Review – Hondo Ohnaka Boards The Millennium Falcon in Pirate’s Price
The Flight of the Falcon series continues with Pirate’s Price by Lou Anders. Pirate’s Price has a lot for Star Wars fans to be happy about. As the cover suggests, Hondo Ohnaka is central to the three stories in this book, all of which detail his encounters with the Millennium Falcon. You can’t have the Falcon without Han and Chewbacca, so I’m happy to report they also have large roles, but this book is certainly a boon for Hondo fans. Author Lou Anders has filled in some information about what Hondo’s been doing since The Clone Wars and his stint in Rebels. Not only do we learn that, but we also get some hints as to where the Resistance ended up after The Last Jedi. SPOILERS AHEAD….
I wasn’t really sure what to expect when I started Pirate’s Price. As The Clone Wars go, it’s probably the area of Star Wars canon I know the least about, only due to the fact there are so many stories out there. Hondo Ohnaka is a character I’ve always enjoyed in The Clone Wars and I was happy to see him return in Rebels, but I’ll honestly say it’s not someone I expected to pop-up in anything beyond those two shows. With Pirate’s Price, the stage is set for Hondo to continue popping up in the galaxy, even as far as the events in the sequel trilogy. The timeline of the stories within Pirate’s Price stretches from events just before A New Hope to all the way past The Last Jedi. I doubt we are getting a Hondo cameo in Episode IX, but with The Mandalorian just around the corner and the Lucasfilm Story Group continuing to draw new hyperlanes that lead to Batuu, the likelihood of an appearance by Hondo in future projects (most likely animated) is probable. If anything, Pirate’s Price will leave you wanting more Hondo stories, especially since the end seems to suggest he will be helping the Resistance.
One of the biggest strengths of Pirate’s Price how well Lou Anders grasps Hondo. Since Hondo serves as a sort of unreliable narrator in Pirate’s Price that was no small task. I’m confident fans of Hondo will be very pleased with Anders’ approach to the character. I could certainly hear voice actor Jim Cummings in every sentence, as well as Hondo’s cadence and inflection. During Hondo’s recollection, we are also offered many small detours about his life, even in the midst of the more action-oriented scenes. While that may sound distracting, it becomes endearing as the book goes on when you realize Hondo is a character who genuinely wants to pass on his recounting of historical events that may have shaped the galaxy far, far away.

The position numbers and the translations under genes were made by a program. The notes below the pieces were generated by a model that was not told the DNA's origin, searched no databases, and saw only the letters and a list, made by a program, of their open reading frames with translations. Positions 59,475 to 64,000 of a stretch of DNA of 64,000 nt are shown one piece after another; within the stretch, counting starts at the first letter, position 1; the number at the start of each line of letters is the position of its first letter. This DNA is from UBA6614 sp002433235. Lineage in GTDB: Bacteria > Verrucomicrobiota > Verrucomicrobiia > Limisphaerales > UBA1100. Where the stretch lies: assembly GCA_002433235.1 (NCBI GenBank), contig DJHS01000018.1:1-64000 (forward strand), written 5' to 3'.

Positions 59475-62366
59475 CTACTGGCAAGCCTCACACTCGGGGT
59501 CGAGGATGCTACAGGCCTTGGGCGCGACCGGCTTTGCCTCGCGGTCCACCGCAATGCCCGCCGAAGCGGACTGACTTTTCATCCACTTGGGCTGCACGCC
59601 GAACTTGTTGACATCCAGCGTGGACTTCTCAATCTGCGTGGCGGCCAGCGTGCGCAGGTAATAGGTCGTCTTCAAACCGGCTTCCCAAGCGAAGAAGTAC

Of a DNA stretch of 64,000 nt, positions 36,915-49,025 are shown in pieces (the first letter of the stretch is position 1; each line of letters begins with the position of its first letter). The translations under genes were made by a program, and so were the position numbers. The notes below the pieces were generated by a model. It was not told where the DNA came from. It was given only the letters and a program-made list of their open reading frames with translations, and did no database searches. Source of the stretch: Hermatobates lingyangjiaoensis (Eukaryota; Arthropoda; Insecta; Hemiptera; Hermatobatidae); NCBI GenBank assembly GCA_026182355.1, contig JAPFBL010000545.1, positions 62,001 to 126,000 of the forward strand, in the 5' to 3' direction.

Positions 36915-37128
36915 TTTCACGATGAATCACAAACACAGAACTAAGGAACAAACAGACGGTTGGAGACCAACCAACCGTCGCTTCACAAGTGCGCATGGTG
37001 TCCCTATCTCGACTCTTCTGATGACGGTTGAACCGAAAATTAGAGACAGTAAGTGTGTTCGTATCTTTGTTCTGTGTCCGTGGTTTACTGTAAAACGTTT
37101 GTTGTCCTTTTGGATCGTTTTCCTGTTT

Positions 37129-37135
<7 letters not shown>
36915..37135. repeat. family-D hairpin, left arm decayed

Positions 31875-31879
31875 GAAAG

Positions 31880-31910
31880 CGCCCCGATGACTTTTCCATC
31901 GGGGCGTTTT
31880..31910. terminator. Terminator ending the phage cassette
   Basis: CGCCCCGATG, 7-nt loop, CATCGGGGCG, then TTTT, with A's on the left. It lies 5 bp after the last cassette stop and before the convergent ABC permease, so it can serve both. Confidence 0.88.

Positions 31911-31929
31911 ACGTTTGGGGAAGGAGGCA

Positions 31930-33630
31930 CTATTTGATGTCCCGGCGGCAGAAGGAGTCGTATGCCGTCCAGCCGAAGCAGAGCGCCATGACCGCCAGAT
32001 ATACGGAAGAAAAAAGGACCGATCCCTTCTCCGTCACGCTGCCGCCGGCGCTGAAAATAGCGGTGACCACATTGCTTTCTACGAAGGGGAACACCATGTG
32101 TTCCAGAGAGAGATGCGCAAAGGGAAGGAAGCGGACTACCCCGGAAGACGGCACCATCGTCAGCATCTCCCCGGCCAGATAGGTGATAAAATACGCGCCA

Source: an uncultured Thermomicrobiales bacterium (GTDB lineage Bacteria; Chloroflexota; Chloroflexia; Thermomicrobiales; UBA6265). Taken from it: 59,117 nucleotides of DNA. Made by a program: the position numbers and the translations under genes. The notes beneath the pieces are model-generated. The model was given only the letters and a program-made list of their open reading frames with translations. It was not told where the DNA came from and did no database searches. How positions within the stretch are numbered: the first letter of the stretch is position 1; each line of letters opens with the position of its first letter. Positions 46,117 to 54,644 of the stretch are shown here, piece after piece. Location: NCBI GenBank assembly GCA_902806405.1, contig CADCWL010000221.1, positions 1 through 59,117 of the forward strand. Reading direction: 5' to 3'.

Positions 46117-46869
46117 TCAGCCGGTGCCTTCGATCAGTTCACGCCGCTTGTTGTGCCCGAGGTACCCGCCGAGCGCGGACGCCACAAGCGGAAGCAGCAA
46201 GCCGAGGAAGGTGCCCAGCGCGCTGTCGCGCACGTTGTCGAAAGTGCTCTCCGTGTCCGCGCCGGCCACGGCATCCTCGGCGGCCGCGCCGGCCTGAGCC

Just to get this out of the way, Pirate’s Price is definitely targeted at younger readers, but there’s no reason Star Wars fans of any age can’t enjoy this book. Lou Anders did a great job putting these stories together in a way that would keep a child’s attention, but wouldn’t lose any adults. The only reason I feel compelled to say this is because I know some readers who close the door on kids or young-adult books, something I’ve been guilty of myself in the past. Sure, this novel isn’t vital to the overall canon, but you certainly get your money’s worth if you’re a Hondo fan and want a few entertaining tales about where this pirate ended up.
Pirate’s Price has an interesting narrative structure. It’s told almost entirely in the first-person by Hondo, but who he is telling the story to surprised me: Bazine Netal.
The Flight of the Falcon series has featured Bazine trying to track down the Falcon at the behest of an anonymous employer I assume is First Order related. This has been covered in IDW’s Star Wars Advenutres comic series. She’s ended up at the Black Spire Outpost on Batuu, following a tip that Hondo Ohnaka knows where to find the Millennium Falcon. Bazine gets a lot more than she bargained for because Hondo is intent on letting her know why the Millennium Falcon is such a prize and why it’s worth the price he’s demanding. Hondo has his own stories about the Millennium Falcon.
The first story is titled “A Ship To Remember” and it constitutes the bulk of Pirate’s Price. The era this is set in is sometime after Rebels and between A New Hope. A down on his luck Hondo lands on a planet called Galagolos V and encounters a woman named Mahjo Reelo who is planning a big heist. Hondo offers his skills and she agrees, giving him his first task of chartering a vessel to assist them in the job. Hondo just so happens to make the acquaintance of Chewbacca, which lands them onboard the Millennium Falcon. Despite Hondo and Chewbacca hitting it off, Han is not a fan of Hondo or the mysterious Mahjo Reelo. Mahjo Reelo reveals what her job is: steal a cache of Novian rubies from the Undervaults of Gwongdeen (hyped up to be impossible to break into). The problem is they first have to steal a keycard from the son of a wealthy arms dealer, which will get them access to the Undervaults.
I was impressed with Lou Anders handle on Han Solo. Since this is a somewhat uncharted period of time between Solo and A New Hope for the rogue smuggler, it was nice to see a sort-of bridge between the personas of both stories. Han is still finding his footing as we learn he’s in debt to a random low-life, but not afraid to take the Falcon full speed ahead into danger if he thinks there is a fortune to be found. There is an incredible flying sequence where Han is forced to use only his skills as a pilot to navigate gravity and escape through hyperspace. Readers will get all of Han’s best qualities, as well as Chewbacca’s.